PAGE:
it takes far less energy to move from first rate performance to excellence than it does to move from incompetence to mediocrity

  • To be authentic we must be clear that we always have a choice.  We have the power within us to be conscious about how we see the world and ourselves in it. We also have control over how we react, especially when things aren’t going our way.
  • The heart of authenticity is vulnerability which is inherently risky. As a recovering perfectionist, it’s something I’m painfully aware of. One of the hardest things for me in being authentic is learning to ‘embrace the suck’ as Brene Brown would say. That means owning that I won’t always get it right, to be comfortable with failing and giving myself permission to learn and experiment. Resilience is recognising that to fail is not to be a failure.

Bring your whole self to work

In a recent speech, The First Minister talked about her early career and how she felt the pressure to conform to those who were around her. At the time that was largely white middle-aged men, there were no female role models. Her guidance was, don’t try to be like other people, be yourself.

I recently interviewed Lambert Walsh, SVP of Customer Success at DocuSign as part of my inspiring leaders series. I asked him ‘what is your number one piece of advice for emerging leaders’, his answer was, be authentic.

According to Mike Robins, when we don’t bring our whole selves to work our organisations suffer from low engagement and productivity because we spend too much time trying to ‘look good, fit in, and do or say ‘the right thing’.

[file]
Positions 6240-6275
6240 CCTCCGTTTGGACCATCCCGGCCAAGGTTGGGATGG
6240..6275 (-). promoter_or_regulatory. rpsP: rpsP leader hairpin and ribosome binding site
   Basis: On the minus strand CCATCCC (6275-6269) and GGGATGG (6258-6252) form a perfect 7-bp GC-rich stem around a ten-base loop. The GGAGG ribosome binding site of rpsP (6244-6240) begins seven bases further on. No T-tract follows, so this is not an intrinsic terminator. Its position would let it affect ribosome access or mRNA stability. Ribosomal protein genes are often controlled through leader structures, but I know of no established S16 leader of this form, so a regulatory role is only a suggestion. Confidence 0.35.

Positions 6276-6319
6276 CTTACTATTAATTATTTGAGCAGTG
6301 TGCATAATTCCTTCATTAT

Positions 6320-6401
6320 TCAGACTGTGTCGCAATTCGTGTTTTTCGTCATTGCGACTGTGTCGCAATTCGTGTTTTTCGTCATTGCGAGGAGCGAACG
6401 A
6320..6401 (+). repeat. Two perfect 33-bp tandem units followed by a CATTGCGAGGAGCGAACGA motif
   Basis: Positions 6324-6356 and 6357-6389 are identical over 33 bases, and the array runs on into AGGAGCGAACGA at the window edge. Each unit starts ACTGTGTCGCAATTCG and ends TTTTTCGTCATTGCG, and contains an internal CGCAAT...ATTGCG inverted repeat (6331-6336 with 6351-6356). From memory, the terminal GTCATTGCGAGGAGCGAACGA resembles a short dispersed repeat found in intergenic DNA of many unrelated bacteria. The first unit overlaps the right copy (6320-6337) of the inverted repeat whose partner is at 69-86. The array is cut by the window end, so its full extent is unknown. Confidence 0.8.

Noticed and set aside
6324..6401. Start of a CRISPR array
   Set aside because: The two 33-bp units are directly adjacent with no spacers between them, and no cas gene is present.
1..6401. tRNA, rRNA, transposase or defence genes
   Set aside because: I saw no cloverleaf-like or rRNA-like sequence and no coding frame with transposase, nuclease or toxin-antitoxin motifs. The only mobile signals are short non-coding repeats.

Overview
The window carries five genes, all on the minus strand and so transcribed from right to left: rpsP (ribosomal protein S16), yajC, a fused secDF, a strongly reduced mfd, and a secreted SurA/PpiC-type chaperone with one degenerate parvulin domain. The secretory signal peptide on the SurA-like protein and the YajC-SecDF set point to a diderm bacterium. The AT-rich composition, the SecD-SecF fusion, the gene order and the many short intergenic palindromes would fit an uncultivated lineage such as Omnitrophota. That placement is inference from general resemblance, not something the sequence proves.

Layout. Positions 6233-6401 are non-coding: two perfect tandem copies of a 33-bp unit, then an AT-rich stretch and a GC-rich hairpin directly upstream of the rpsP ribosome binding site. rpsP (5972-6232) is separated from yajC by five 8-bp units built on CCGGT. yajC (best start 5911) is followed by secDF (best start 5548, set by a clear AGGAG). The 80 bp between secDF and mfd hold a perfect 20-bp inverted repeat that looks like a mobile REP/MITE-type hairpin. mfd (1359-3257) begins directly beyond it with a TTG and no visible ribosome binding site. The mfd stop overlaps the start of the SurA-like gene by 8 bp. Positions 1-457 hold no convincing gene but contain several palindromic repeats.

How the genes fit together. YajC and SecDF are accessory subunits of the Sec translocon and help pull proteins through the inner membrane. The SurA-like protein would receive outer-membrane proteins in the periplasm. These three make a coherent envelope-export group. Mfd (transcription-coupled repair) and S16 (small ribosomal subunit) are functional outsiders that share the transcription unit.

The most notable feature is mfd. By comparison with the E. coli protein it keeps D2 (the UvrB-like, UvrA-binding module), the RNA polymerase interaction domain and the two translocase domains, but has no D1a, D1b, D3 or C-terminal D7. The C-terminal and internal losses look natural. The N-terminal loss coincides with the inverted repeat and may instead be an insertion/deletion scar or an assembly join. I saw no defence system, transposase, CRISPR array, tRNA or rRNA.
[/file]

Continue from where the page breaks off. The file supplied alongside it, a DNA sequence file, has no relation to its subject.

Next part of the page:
He said, that the lack of psychological safety in the work-place makes it difficult to achieve the highest levels of performance. In a world that is challenged with a lack of diversity, it seems to me that now is the time for us as individuals to embrace our own identity and even more for our workplaces to welcome that with open arms. There is still much work to be done here.

Just be yourself

The good news is that I didn’t drown in my management training course back in 1993, I lived to tell the tale. I survived and learned a few things along the way.  I went on to have a long career and success leading high performing teams as Director of Customer Care at Adobe.   Most recently I’ve been brave enough to set up my own business.

I’ve learned that our mind doesn’t always allow us to speak our truth.  Our truth has to come from the heart.

So what’s the moral of the story. The moral is that my big regret over the past 25 years is that it took me so long to learn to be my true authentic self.  I spent too much time trying to fit and be what I thought I ‘should’ be based on comparing myself to others rather than just embracing me.

The final guidance I got from my course facilitator back in 1993 was ‘just be yourself’.  It’s ironic that it’s taken me all this time to realise how profound and important his words were. I often wonder what would have been different if I’d taken his advice. Maybe I would have avoided some of the stress and anxiety I put myself under over the years. I guess I’ll never know. I’m pretty sure I wouldn’t have been so exhausted!

Find your music and play it

What I do know, however, to share my favourite quote from Oliver Wendell Holmes, is that most of us go to our graves with our music still inside us, unplayed.

Most of us go to our graves with our music still inside us, unplayed.

So I invite you to find your music, to play, to dance and to celebrate the unique talents and values that make you amazing. Only you know the music you were born to play and rest assured the world is waiting to hear it.